While the number of calls received by the Ohvriabi crisis hotline 116 006 has increased significantly during the ongoing emergency situation in Estonia, the number of domestic violence-related calls has decreased, as victims of domestic violence have fewer opportunities to seek help in current conditions, online news portal Delfi writes.
"While victims previously had the opportunity to communicate at work or seek help while their abuser was at work, this avenue is currently cut off to them," Delfi (link in Estonian) quoted Mari Tikerpuu, head of the Social Insurance Board's Victim Support Unit, as saying.
Many victims of domestic violence have described situations in which they were not asked about ongoing domestic violence for years by coworkers, neighbors or loved ones, Tikkerpuu said, citing signs including physical marks of violence, changes in social behavior, loud voices from neighboring apartments and absences from work among clues that should tip bystanders off to potential domestic violence.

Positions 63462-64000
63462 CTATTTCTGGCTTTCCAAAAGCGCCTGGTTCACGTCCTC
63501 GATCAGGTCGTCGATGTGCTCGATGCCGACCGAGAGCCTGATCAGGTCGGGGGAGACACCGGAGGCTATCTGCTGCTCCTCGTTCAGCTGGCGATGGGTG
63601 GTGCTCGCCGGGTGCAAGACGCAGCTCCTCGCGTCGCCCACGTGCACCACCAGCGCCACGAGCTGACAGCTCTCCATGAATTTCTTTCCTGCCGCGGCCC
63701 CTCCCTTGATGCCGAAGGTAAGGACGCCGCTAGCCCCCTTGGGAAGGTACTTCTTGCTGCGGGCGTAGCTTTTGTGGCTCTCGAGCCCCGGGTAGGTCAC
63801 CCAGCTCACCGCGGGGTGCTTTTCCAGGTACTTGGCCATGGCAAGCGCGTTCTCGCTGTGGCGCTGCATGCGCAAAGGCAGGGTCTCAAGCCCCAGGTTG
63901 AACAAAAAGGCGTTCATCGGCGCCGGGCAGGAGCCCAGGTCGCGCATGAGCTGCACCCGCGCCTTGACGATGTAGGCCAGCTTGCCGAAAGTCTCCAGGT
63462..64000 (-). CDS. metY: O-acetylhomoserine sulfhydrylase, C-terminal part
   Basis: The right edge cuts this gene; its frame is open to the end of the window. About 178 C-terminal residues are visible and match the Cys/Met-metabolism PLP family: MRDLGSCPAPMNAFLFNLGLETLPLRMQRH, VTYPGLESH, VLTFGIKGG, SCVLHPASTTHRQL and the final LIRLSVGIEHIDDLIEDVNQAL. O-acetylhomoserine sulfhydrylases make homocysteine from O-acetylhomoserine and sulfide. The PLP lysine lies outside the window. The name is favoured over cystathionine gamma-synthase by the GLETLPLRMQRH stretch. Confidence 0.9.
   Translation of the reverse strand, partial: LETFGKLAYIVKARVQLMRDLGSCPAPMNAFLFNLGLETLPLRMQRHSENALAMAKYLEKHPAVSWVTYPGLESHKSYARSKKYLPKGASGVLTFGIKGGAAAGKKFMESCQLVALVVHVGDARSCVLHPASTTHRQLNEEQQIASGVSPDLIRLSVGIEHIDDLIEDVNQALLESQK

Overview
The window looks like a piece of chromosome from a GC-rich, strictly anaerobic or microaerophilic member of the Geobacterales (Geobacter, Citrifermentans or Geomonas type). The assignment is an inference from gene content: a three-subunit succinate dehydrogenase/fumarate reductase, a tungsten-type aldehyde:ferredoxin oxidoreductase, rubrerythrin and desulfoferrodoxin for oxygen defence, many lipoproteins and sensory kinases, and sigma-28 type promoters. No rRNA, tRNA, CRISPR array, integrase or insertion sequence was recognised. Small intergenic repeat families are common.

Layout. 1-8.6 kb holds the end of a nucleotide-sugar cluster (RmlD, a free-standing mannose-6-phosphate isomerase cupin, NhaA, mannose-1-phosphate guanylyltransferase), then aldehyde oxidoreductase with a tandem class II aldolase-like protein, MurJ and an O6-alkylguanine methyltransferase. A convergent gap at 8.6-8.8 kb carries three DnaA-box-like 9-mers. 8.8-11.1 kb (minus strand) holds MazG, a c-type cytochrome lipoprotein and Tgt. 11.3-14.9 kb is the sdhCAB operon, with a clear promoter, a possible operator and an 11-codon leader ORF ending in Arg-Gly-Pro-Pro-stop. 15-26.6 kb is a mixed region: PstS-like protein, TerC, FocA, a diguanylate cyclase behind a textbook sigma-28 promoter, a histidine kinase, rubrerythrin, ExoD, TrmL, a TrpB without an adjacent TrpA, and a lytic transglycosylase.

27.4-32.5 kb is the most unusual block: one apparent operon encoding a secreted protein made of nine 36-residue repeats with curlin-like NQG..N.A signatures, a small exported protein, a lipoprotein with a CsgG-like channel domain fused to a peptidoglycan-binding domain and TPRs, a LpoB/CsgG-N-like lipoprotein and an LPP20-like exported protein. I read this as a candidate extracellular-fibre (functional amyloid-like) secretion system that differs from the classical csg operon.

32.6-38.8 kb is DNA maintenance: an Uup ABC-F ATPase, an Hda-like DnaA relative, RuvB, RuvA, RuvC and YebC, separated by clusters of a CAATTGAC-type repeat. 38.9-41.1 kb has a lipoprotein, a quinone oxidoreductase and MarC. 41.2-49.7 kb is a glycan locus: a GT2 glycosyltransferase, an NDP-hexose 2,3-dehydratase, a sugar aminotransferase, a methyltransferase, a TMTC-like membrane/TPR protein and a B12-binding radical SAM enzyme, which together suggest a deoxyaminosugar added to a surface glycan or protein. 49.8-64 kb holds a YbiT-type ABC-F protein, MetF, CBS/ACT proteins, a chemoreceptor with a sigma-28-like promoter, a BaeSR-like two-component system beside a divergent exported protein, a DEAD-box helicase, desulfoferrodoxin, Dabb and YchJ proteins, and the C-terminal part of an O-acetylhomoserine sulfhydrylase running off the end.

The Social Insurance Board launched a new nationwide campaign this week encouraging bystanders to help victims of domestic violence by seeking help and reporting potential abuse.
"While loved ones and neighbors frequently worry that they don't have sufficient knowledge or skills to intervene and help, this is where our victim support specialists can help find a suitable means of approach for each situation," Tikerpuu said, encouraging people to call the crisis hotline at 116 006.
Editor: Aili Vahtla